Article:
User Interfaces
The main user interaction approach of living-room2 is the free exploration. The user can move around and experience the ambient space intuitively. For this purpse, the project includes examinations of several graphical user interfaces (GUI). Using a handheld device (miniTrax Wand from Intersense) the user can interact with information panels placed and animated in 3D space. The investigated applications are described below.

In the movie ‘Terminator’ – Arnold Schwarzenegger – can see additional semitransparent information referring to the the 'real life' stream of his robotic view. Using this type of GUI means fixing a transparent 2D screen in front of the eyes. Displaying mainly text information and outline shapes with a major amount of transparency refers to real space and helps the user to not loose orientation.
The graphical interface of the scenario ‘Design Vocabulary’ is constructed in this way. The interface offers a menu that can be accessed, hidden and browsed with the joystick. Additional virtual content referring to the living-room2 furniture seen in the video life stream is implemented to select the student works.

Instead of using only one semitransparent 2D-plane in front of the eyes several independent planes can be implemented and placed in space offering more lay-out and options for links. It provides interaction with more visual interface instead of only text.
The scenario ‘AR-Décors’ uses mobile planes that visually come closer to the viewer after selection. They are displayed in front of a semitransparent coloured background, which puts the image of reality on a layer of less importance during the moment of selection.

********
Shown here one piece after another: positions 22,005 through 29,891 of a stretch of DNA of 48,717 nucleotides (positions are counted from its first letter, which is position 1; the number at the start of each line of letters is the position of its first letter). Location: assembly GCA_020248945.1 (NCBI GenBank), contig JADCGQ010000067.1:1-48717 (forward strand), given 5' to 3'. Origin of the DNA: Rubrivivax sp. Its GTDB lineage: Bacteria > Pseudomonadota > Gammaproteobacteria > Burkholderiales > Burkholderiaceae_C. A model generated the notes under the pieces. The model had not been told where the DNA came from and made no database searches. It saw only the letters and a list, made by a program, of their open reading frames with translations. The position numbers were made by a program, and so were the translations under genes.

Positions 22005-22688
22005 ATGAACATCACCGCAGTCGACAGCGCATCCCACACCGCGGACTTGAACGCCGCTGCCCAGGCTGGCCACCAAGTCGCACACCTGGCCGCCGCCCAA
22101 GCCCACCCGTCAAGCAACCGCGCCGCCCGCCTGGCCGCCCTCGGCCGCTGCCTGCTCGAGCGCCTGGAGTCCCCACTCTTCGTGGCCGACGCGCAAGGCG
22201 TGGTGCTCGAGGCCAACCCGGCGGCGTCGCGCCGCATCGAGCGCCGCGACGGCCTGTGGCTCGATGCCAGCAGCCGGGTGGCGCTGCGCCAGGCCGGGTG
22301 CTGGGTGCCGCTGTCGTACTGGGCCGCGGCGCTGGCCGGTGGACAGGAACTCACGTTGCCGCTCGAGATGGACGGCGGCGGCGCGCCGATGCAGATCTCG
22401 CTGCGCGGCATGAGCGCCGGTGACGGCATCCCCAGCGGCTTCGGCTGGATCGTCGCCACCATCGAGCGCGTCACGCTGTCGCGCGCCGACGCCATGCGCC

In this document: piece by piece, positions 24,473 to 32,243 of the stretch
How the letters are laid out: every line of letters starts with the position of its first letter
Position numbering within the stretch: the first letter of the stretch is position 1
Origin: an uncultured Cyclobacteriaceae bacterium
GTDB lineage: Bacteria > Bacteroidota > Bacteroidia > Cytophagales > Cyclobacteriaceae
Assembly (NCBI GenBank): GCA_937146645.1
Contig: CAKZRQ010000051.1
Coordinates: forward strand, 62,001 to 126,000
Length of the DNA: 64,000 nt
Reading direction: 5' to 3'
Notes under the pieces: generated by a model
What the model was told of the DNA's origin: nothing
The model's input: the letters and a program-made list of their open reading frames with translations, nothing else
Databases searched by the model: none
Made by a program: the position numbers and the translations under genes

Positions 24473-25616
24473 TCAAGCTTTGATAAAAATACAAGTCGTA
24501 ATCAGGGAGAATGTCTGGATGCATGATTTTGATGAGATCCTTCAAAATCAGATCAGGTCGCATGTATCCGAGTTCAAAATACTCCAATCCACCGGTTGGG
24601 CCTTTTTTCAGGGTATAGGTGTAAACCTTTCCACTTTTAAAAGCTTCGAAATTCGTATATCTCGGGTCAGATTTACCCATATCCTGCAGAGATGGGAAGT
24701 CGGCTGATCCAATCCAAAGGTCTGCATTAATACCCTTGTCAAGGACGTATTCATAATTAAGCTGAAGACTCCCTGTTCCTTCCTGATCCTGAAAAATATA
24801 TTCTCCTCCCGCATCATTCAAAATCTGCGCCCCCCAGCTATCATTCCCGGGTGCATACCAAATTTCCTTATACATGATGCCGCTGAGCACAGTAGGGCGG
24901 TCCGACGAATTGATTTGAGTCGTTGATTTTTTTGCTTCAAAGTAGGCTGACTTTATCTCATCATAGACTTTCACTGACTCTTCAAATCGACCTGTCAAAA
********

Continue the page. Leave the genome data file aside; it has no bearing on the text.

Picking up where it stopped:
The exterior surface of a virtual body placed in space can serve as a display. For example, the user can for example turn the body with a tracked handheld device and select from images placed on its surface planes.
This GUI will be explored, but not implemented in living-room2.

The living-room2 main menu for scenario selection explores the possibilities to place an interactive virtual object with information panels surrounding the users head. The user can turn and select from a ring (stripe, globe, loose composition) of image and text panels positioned around her/his head. Several aesthetics and functionalities have been designed and tested.

An important approach to blur the borders between the virtual and the real and to 'syncornize' both spaces is to use interfaces in both worlds. The furniture of the living-room2 box has been prepared with sensors and can therefore be used as an interface. Distance, light, pressure and other sensors were evaluated. Taking a piece of fruit form the bowl or sitting down on the sofa are options that are currently being researched. At this moment the user can trigger virtually contextualized elements by opening the drawers of the cupboard.
Apart from triggering actions, the furniture can receive inputs. All lamps and the ventilator can be actuated and dimmed according to virtual and real world circumstances.

For the integration of student works location specific references have been implemented. When the user looks at a piece of furniture or a specific position in space that plays a major role in the content of the students scenario a virtual indicator will display the entrance to this scenario proposal. The 3D-icon can be activated to show the selected scenario proposal on a popping up virtual video screen.